Publishing in Aging five months after their panel discussion in Copenhagen, many well-known researchers have explained their reasons for wishing to add new hallmarks of aging to the existing paradigm.
A new addition to an old paradigm
The Hallmarks of Aging, a well-cited and well-respected 2013 paper , categorizes the myriad aspects of aging into nine different broad categories. These categories, the Hallmarks, are meant to explain the fundamental, physical reasons why various biological and environmental factors, most notably the passage of time, lead to disease and death in human beings.
However, multiple researchers have argued that the Hallmarks are not complete and that various aspects of aging do not neatly fit into any of these nine categories. To that end, they have proposed five new hallmarks of aging to add to the existing paradigm.
Redrawing the lines
The first proposed new hallmark is compromised autophagy. Autophagy, the process by which cells consume their own components (organelles) for fuel and as a maintenance process, is impaired in aging . This paper notes that it was often categorized as part of proteostasis, but the maintenance of proteins and the maintenance of organelles are two distinct processes.
The second is splicing dysregulation. This refers to the splicing process that constructs RNA from DNA, which is known to be impaired in older people . This is not the same as genomic instability, which refers to the DNA itself, nor is it the same as epigenetic alterations, which refer to the methylation of this DNA.
The third is microbiome disturbance. The gut microbiome is frequently studied as a cause and consequence of advancing age, as it is known to change with aging . We have previously reported on how the gut microbiome is linked to brain health, and the gut-brain axis is a frequent subject of research.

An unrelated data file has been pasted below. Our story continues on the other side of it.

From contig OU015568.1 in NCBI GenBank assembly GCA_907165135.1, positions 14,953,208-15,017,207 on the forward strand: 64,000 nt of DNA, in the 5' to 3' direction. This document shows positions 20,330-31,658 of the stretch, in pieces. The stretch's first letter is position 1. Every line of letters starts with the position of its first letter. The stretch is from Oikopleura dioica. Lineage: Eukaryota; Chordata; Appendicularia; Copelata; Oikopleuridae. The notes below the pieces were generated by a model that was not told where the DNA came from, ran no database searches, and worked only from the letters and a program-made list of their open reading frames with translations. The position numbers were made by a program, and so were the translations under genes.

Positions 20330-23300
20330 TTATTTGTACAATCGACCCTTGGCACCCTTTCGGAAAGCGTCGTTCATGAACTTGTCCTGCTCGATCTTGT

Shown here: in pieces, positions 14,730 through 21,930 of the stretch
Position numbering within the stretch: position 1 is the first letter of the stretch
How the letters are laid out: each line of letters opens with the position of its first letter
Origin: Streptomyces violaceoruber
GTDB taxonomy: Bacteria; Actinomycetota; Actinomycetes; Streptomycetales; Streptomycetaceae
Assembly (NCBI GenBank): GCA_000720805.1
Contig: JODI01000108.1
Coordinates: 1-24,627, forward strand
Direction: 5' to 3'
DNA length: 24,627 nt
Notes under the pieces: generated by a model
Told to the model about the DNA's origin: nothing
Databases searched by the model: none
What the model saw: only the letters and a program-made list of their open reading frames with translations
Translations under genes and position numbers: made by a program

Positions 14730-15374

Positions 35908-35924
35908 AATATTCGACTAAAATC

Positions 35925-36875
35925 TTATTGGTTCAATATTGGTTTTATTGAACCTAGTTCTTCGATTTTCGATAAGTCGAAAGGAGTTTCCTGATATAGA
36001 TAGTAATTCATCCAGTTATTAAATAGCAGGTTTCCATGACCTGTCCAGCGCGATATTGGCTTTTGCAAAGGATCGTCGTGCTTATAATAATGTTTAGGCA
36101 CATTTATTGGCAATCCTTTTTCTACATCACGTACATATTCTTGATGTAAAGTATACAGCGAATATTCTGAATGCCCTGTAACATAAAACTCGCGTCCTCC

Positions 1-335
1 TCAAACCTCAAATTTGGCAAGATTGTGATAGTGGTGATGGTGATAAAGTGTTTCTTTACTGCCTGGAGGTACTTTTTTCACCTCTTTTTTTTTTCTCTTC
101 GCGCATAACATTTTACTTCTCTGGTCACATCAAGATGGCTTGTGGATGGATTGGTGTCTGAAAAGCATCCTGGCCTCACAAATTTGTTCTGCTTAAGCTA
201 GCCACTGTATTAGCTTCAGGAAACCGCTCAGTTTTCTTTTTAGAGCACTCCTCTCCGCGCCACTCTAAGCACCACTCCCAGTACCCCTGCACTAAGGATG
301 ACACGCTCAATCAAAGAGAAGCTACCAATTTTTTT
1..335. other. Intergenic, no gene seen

The fourth is altered mechanical properties. Interestingly, the researchers include both intracellular and extracellular changes in this hallmark. Probably the most well-known of the intracellular problems involves the lamina, the nuclear envelope that protects DNA; laminal dysfunction is the key characteristic of progeria, a disease that causes children to rapidly age . This paper also notes how mechanical changes impede the mobility of fibroblasts  and immune cells .
Of course, the most well-known altered mechanical property is the extracellular cross-linking of collagen through glycation. This results in a loss of tissue elasticity and changes how cells behave .
The fifth and final proposed new hallmark is inflammation. The role of systemic inflammation in aging is extremely well-established, to the point that it has its own name: inflammaging . While inflammaging has been considered to be part of the existing hallmark of altered intercellular communication, these researchers propose that its peculiarity and far-reaching effects make it worthy of its own hallmark.
The researchers admit very early in this paper that the Hallmarks are simply a framework and an explanation, not a prescriptive catch-all for everything that constitutes aging. The aspects of aging are heavily interconnected, and much of aging research is built upon explaining this interconnectedness; for example, we know that telomere attrition is a primary cause of cellular senescence in somatic cells.
In a way, adding to the Hallmarks simply admits what most aging researchers already know to be true, altering the governing paradigm to fit the field’s current knowledge. Ultimately, the purpose of the Hallmarks is to explain what aging is in an accurate, relatively complete, and understandable way. The field of aging research is rapidly developing, and the means by which we explain it should develop along with it.
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